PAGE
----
“Many people leave it until September/October to give relevant information for preparing their tax return to their tax adviser/accountant,” says Bríd Whelan, principal of Whelan Tax Solutions.
“If this was done earlier in the year, it would facilitate the preparation of tax returns sooner and taxpayers could plan for the payment of their tax liability and for making pension contributions to reduce their tax bill.”
3. Don’t throw out or delete your documentation
Though you’re not obliged to send in any documents, you must retain them.
“Business owners [and their accountants] are required to keep all documentation pertaining to the business for at least six years, as Revenue may require the same if they carry out an audit,” adds Bríd.
4. Be clear on what expenses you can claim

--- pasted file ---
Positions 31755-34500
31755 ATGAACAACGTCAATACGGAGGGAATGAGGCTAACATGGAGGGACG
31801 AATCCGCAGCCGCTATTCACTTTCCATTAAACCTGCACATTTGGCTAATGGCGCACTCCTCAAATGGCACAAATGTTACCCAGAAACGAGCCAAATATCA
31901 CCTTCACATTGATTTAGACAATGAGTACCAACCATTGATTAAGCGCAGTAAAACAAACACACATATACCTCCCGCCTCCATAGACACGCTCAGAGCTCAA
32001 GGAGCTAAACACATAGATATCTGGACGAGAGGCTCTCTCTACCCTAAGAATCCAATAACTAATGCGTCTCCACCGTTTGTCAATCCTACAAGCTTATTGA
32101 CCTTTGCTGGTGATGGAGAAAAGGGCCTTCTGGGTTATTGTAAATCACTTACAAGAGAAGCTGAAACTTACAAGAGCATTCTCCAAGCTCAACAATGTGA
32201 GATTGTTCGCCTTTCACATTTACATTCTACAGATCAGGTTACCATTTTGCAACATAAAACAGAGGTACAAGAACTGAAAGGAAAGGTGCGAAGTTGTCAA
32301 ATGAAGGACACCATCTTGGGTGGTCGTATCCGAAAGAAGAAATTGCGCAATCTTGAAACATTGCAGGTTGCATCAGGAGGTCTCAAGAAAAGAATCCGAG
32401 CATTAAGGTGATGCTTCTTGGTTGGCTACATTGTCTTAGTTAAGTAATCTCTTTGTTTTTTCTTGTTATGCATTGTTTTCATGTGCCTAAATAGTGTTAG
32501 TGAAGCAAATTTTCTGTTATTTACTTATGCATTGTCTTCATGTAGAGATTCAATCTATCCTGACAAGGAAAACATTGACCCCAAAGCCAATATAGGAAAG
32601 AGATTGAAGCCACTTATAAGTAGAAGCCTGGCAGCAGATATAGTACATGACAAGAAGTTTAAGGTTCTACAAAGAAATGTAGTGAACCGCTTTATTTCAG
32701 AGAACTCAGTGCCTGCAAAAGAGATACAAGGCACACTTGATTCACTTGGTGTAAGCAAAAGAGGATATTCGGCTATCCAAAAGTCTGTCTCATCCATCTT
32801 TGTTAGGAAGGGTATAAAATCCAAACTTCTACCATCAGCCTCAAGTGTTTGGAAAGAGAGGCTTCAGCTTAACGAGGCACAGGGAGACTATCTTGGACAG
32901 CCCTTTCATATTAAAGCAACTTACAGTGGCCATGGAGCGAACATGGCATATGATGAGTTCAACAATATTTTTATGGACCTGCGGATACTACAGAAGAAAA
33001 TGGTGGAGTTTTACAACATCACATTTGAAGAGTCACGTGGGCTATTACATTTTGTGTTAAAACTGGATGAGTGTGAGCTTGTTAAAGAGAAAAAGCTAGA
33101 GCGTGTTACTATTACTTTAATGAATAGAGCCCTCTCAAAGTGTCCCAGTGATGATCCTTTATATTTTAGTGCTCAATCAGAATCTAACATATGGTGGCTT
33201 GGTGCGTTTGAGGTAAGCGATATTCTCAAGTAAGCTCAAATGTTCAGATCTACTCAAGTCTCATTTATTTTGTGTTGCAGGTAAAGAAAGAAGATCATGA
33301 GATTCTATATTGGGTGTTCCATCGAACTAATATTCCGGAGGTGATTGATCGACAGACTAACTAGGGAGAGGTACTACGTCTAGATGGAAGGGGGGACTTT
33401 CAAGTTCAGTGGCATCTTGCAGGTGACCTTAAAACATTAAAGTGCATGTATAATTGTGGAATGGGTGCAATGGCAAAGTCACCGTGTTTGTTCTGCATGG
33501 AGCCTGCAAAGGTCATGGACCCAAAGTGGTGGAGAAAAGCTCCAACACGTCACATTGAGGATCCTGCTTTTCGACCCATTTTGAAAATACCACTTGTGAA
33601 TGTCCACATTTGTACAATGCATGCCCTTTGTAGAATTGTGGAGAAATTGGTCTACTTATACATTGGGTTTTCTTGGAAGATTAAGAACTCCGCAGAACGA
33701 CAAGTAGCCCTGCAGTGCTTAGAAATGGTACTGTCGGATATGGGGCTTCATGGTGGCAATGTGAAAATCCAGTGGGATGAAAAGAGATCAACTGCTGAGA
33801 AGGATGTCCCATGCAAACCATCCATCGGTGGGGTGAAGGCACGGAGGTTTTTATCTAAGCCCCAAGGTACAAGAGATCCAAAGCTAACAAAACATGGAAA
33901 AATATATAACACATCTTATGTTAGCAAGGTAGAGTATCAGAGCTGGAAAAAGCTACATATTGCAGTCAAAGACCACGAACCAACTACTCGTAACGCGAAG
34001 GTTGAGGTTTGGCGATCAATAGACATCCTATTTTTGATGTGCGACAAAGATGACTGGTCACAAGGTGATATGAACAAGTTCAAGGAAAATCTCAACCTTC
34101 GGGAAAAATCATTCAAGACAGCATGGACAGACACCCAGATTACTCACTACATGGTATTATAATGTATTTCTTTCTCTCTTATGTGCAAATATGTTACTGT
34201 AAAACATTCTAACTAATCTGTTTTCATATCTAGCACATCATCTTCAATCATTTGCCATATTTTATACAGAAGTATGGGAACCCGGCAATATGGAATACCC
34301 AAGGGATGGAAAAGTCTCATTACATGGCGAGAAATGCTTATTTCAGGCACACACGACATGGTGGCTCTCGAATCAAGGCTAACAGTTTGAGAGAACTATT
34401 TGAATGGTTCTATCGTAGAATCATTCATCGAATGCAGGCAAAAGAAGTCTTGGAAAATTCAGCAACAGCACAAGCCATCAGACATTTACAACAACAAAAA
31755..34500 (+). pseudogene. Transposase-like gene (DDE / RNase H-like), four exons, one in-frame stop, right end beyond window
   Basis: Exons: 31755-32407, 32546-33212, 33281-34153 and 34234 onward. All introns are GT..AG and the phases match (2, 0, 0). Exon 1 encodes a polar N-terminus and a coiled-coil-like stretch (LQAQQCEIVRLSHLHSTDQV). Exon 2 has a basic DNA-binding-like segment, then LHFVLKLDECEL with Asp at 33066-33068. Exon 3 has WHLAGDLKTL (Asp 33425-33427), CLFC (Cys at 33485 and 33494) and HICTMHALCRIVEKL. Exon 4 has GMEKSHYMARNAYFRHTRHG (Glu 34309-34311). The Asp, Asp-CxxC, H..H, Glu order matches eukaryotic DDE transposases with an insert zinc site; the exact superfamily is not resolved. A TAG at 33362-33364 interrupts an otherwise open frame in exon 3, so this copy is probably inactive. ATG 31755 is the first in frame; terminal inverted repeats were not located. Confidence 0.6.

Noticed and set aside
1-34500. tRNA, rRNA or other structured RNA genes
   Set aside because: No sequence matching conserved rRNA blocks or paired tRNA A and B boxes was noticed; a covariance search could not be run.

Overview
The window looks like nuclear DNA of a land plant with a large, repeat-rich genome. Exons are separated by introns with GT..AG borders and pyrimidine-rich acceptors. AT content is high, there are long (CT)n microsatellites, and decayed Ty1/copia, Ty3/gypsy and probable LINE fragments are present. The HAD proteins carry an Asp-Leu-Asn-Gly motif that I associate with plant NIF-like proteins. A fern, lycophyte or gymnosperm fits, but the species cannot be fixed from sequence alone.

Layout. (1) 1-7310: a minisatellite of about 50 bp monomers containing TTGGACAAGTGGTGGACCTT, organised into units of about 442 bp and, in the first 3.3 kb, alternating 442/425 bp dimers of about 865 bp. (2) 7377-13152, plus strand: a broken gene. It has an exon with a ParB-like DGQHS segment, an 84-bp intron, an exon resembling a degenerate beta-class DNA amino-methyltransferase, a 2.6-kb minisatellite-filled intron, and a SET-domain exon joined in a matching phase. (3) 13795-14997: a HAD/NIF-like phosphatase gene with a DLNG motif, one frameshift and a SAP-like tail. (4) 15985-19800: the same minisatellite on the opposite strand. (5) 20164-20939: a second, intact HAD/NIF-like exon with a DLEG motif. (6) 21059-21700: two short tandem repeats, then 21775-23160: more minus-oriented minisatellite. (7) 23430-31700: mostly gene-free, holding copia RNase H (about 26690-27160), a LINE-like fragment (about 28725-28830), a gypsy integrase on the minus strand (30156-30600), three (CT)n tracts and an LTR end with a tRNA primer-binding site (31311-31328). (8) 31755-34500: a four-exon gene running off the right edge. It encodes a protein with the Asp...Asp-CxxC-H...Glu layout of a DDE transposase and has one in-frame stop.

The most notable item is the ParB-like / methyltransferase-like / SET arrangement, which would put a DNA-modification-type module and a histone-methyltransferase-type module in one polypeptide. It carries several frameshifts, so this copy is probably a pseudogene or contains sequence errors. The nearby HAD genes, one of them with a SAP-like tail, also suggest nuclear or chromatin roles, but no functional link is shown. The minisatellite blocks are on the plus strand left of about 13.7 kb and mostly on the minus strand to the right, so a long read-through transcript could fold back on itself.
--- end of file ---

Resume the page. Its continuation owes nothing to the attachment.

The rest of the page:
Expenses relating specifically to the business may be claimed as a deduction in your tax bill.
Claimable expenses include:
- Purchase of goods for resale
- Rent, rates, repairs, lighting and heating
- Accountancy fees
- Interest paid on any money borrowed to finance business expenses/items
- Lease payments on vehicles or machinery used in the business.
Also, as Bríd points out, the cost of capital expenditure on items such as fixtures and fittings, and computer equipment may be written off over eight years by way of capital allowances.
But be wary – expenses relating to personal items such as for your car or mobile phone may not necessarily be claimed in full.
Only the usage that relates to the business can be claimed.
5. Claim tax relief on your pension contributions
One way to reduce your tax bill is to make pension contributions and the government is actually very generous in terms of the tax relief it offers on such contributions.
If you pay any income tax at the higher 40% band, then you can claim 40% back on your pension contributions, up to a certain limit.